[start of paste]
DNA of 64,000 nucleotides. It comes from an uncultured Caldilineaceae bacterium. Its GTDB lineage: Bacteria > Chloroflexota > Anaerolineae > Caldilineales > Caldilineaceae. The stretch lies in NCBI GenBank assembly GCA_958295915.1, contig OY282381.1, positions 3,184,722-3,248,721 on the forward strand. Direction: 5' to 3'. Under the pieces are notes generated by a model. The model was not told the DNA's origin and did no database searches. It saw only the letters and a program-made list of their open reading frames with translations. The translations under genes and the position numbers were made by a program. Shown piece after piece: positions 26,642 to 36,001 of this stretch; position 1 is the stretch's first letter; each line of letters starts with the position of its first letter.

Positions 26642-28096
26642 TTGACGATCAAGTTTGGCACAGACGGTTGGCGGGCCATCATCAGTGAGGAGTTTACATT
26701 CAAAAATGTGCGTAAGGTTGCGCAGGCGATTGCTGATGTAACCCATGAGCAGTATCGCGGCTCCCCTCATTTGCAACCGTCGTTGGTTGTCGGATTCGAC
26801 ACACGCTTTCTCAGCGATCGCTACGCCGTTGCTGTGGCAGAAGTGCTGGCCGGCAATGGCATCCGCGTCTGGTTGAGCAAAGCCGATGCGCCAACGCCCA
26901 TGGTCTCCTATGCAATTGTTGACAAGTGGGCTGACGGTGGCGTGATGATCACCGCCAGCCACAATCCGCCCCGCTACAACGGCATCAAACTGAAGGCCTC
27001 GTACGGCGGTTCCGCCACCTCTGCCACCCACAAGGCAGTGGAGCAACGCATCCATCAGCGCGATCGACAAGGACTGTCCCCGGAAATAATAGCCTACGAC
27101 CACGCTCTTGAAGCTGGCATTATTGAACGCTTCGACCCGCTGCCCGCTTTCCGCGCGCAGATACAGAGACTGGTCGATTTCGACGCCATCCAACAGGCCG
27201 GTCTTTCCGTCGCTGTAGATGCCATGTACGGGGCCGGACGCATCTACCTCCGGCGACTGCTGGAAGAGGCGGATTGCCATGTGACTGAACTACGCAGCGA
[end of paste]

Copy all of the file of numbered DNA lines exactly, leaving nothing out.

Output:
DNA of 64,000 nucleotides. It comes from an uncultured Caldilineaceae bacterium. Its GTDB lineage: Bacteria > Chloroflexota > Anaerolineae > Caldilineales > Caldilineaceae. The stretch lies in NCBI GenBank assembly GCA_958295915.1, contig OY282381.1, positions 3,184,722-3,248,721 on the forward strand. Direction: 5' to 3'. Under the pieces are notes generated by a model. The model was not told the DNA's origin and did no database searches. It saw only the letters and a program-made list of their open reading frames with translations. The translations under genes and the position numbers were made by a program. Shown piece after piece: positions 26,642 to 36,001 of this stretch; position 1 is the stretch's first letter; each line of letters starts with the position of its first letter.

Positions 26642-28096
26642 TTGACGATCAAGTTTGGCACAGACGGTTGGCGGGCCATCATCAGTGAGGAGTTTACATT
26701 CAAAAATGTGCGTAAGGTTGCGCAGGCGATTGCTGATGTAACCCATGAGCAGTATCGCGGCTCCCCTCATTTGCAACCGTCGTTGGTTGTCGGATTCGAC
26801 ACACGCTTTCTCAGCGATCGCTACGCCGTTGCTGTGGCAGAAGTGCTGGCCGGCAATGGCATCCGCGTCTGGTTGAGCAAAGCCGATGCGCCAACGCCCA
26901 TGGTCTCCTATGCAATTGTTGACAAGTGGGCTGACGGTGGCGTGATGATCACCGCCAGCCACAATCCGCCCCGCTACAACGGCATCAAACTGAAGGCCTC
27001 GTACGGCGGTTCCGCCACCTCTGCCACCCACAAGGCAGTGGAGCAACGCATCCATCAGCGCGATCGACAAGGACTGTCCCCGGAAATAATAGCCTACGAC
27101 CACGCTCTTGAAGCTGGCATTATTGAACGCTTCGACCCGCTGCCCGCTTTCCGCGCGCAGATACAGAGACTGGTCGATTTCGACGCCATCCAACAGGCCG
27201 GTCTTTCCGTCGCTGTAGATGCCATGTACGGGGCCGGACGCATCTACCTCCGGCGACTGCTGGAAGAGGCGGATTGCCATGTGACTGAACTACGCAGCGA